20 January 2011

Book Review: The Face of a Memory by Charlie Palumbo

Disclosure: I have known author Charlie Palumbo my entire life. However, this is the first work of hers I have ever read in any context.

The Face of a Memory: Emerging from the Military through Poetic Voice is a sixty-page memoir of a sailor’s life at sea. Palumbo served in the United States Navy. But before you think you’ve read it before: you haven’t. Palumbo served during 9/11 and the aftermath, however, she was not involved in combat. She gives us the nitty-gritty of being in the military without the heroics of war.

Palumbo’s story is that of the everyday military servicemen and women who serve everyday out of the lime light. We see the price of brotherhood and the effect that such close quarters has on friends, lovers, and family. What is unique about this memoir, however, what sets it apart, is that Palumbo uses poetic voice to show the interaction between her and her shipmates.

Told in vignettes, The Face of a Memory introduces us to many sides of Palumbo and various crew members such as The Survivor, The Quiet Brother, The Angry Captive, Queen Abercrombie, The Gypsy Woman, and Dancing Bear, among others aboard the ship.

Through her sketches, we are pulled into life on the ship. Readers from the armed forces will recognize battle buddies, shipmates, airmen, and fellow Devil Dogs in these pages. The people Palumbo describes, and her interactions with them, could in fact be any one of several of my good friends.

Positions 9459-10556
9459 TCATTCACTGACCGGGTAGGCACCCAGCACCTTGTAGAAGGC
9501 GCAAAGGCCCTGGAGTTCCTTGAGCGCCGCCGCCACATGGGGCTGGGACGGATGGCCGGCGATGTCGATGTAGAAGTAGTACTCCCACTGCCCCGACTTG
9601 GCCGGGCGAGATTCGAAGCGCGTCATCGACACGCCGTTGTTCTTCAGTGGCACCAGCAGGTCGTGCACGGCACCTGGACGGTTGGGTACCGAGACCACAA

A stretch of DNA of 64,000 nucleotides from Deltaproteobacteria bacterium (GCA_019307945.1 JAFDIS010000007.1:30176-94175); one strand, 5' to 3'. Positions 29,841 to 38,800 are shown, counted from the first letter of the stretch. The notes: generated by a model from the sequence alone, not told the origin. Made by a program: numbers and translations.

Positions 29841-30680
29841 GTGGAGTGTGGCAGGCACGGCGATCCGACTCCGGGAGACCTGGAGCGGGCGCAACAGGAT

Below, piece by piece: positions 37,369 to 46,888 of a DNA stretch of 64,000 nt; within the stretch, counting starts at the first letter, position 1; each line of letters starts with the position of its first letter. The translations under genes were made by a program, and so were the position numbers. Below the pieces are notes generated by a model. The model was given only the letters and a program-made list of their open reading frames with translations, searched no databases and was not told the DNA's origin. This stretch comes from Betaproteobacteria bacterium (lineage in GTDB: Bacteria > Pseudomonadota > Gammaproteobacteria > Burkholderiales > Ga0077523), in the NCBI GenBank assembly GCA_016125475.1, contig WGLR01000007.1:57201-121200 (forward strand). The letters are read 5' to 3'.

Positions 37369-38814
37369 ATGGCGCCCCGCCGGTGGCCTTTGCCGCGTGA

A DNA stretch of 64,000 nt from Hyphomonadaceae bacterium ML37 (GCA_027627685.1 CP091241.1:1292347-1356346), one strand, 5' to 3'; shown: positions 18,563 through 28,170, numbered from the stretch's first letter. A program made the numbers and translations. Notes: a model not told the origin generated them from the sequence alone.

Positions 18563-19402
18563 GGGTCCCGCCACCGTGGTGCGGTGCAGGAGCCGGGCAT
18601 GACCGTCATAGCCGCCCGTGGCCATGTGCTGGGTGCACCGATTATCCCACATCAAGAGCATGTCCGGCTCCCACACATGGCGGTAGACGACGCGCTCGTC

The art in the memoir, however, is how Palumbo weaves her life into those of her friends and enemies on deck. She grows, not only in the course of the book, but in the final words she leaves us with.

The Face of a Memory is not your average memoir. Palumbo does not hold on to the negative and exploit it. Instead, we see Palumbo as she was, Palumbo as she is now, and how she used her writing, her art, her very soul, to put a face to her memories and make them something she could address and grow from.

While I would have liked to have seen more concrete scenes where Palumbo sometimes hints rather than explicitly lays out what happened, I am hoping that The Face of a Memory might be followed up with something like The Body of a Memory, giving us insight into the actual situations this poetry comes from. My fingers are crossed.

And, if the words themselves aren’t enough to make you want to buy the book, there’s more. Palumbo is an activist for veteran causes. She is donating 80% of her profits to Give an Hour, a non-profit that gives free mental health services to veterans. Palumbo helped herself by putting the words on paper, and is helping others by giving them the chance she indeed may wish she had gotten earlier.

Learn more about Palumbo and purchase her book at Veteran Artist.

1 comment:

soulstitching said...

This makes my soul dance!! The fact that you got it all and articulated it so beautifully is fantastic!! Thank you for this review and thank you for your support. It is words like yours that will encourage me every step of the way. Regards, charlie